We move onto Green Bay today with Milwaukee Journal-Sentinel Packers reporter Greg Bedard.

Five things the Packers need to worry about

1. Special teams: The Packers claim they will improve on special teams this season, and that should happen almost by default. But will this group improve simply through better coaching (with the same staff)? The unit needs to cut down on penalties. The Packers continue to go the cheap route at punter, and neither option has kicked in so much as an exhibition game. Indications are that Mason Crosby is still suffering a confidence problem.

2. Depth at outside linebacker: The Packers should be fine with Brad Jones at left outside linebacker, although he needs to show enough to keep double teams off Clay Matthews. The real worry is behind them. If Jones or Matthews is injured, the Packers have zero depth. That’s not a good thing at a crucial position in the 3-4.

Al Harris
Jeff Hanisch/US PresswireHow cornerback Al Harris recovers from an injured knee will be crucial for the Packers.
3. Al Harris’ health: The Packers put a lot of money into cornerback with Harris, Charles Woodson and Tramon Williams. The group -- if intact -- should be one of the league’s best. But if Harris isn’t the same player after knee surgery, Pat Lee or Brandon Underwood will need to be better.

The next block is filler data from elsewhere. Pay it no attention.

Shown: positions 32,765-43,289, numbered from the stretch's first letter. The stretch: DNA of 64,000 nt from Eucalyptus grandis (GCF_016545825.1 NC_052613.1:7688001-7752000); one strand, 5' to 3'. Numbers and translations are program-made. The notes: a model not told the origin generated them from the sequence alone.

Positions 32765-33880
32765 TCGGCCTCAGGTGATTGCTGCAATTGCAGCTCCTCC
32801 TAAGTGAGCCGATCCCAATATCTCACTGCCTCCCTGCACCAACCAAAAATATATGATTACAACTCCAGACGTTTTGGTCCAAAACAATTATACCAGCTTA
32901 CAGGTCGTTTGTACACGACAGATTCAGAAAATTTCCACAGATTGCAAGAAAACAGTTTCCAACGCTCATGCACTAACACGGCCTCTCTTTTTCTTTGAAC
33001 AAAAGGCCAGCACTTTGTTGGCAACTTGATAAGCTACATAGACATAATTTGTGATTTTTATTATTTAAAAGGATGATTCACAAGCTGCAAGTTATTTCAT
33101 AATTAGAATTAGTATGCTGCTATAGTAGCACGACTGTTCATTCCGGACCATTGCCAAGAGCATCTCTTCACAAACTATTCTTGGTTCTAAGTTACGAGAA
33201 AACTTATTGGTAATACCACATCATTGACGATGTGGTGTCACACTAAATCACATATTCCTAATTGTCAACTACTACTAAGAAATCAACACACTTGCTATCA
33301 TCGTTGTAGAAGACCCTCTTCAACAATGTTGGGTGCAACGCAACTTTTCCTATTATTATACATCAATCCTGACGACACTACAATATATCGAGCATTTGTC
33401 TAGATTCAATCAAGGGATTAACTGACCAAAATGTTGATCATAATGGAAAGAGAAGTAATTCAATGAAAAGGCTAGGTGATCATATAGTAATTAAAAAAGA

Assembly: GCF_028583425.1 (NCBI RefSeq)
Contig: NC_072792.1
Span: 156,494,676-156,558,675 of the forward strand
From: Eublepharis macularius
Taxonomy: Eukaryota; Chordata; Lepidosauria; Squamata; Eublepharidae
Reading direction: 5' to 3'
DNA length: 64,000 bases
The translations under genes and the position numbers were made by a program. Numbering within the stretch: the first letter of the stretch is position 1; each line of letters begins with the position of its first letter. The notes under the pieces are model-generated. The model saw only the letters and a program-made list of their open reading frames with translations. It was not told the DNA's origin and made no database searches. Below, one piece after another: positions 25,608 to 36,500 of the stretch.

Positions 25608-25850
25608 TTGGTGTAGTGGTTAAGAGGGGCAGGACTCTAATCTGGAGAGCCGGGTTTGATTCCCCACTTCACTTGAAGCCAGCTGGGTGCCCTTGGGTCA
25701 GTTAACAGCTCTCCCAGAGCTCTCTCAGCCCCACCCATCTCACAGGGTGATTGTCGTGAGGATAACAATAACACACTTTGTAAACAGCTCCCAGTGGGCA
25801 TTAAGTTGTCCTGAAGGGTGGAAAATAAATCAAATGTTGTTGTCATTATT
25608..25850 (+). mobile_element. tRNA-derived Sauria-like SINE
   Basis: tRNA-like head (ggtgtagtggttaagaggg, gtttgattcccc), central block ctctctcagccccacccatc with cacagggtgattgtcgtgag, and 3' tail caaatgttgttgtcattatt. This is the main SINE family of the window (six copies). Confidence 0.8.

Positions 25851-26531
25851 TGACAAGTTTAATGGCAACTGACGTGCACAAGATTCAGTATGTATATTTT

4. Offensive line slow out of the gates: The Packers are notorious for getting off to slow and sloppy starts on the offensive line under coach James Campen. That can’t happen anymore. If it does, it could torpedo the season, like it nearly did last season.

5. Overall team mindset: For whatever reason, the 2009 Packers got full of themselves, and their performances suffered. Just ask Woodson about the mindset going into the Cardinals playoff game. This team plays better with an edge and its backs against the wall. The Packers have to find a way to handle all the Super Bowl hype better. On the flip side, the Packers, starting with general manager Ted Thompson, look like they’re getting a bit tight [due to the Super Bowl hype]. That stance has a tendency to filter down to the players, and negatively affect the on-field product. The Packers need to find a way to strike the right balance.

Five things not to worry about

1. Donald Driver’s age: Driver’s play tailed off toward the end of last season, but offseason scopes on his knees should help immensely. The Packers are a better offense with Driver, 35, in the mix. Nobody else can do the dirty work he does.

2. Left guard: Incumbent Daryn Colledge is a lot better than Packers fans (and some of the coaches) want to give him credit for. Does he need to be more consistent? Yes. But he might be the best left guard in the division. Jason Spitz should be ready to compete for the job as well.

3. Whether Bryan Bulaga plays:The Packers drafted Bulaga in the first round with a year down the road in mind. He’s not ready to unseat Chad Clifton, and Bulaga has never played guard before. Bulaga needs to just concentrate on learning left tackle because at some point Clifton won’t be able to answer the bell.

4. Defensive line depth: Whether the troubled Johnny Jolly is on the Packers’ roster at the start of training camp, the club still has more than enough depth between Ryan Pickett, B.J. Raji, Cullen Jenkins, Mike Neal, C.J. Wilson, and, perhaps, Justin Harrell.

5. Charles Woodson slowing down: The reigning NFL defensive player of the year, Woodson looks like he’s ready for a repeat after taking part in an offseason routine for the first time that used boxing. The leader of the Packers' defense, Woodson should make even more plays this season with a healthy supporting cast around him.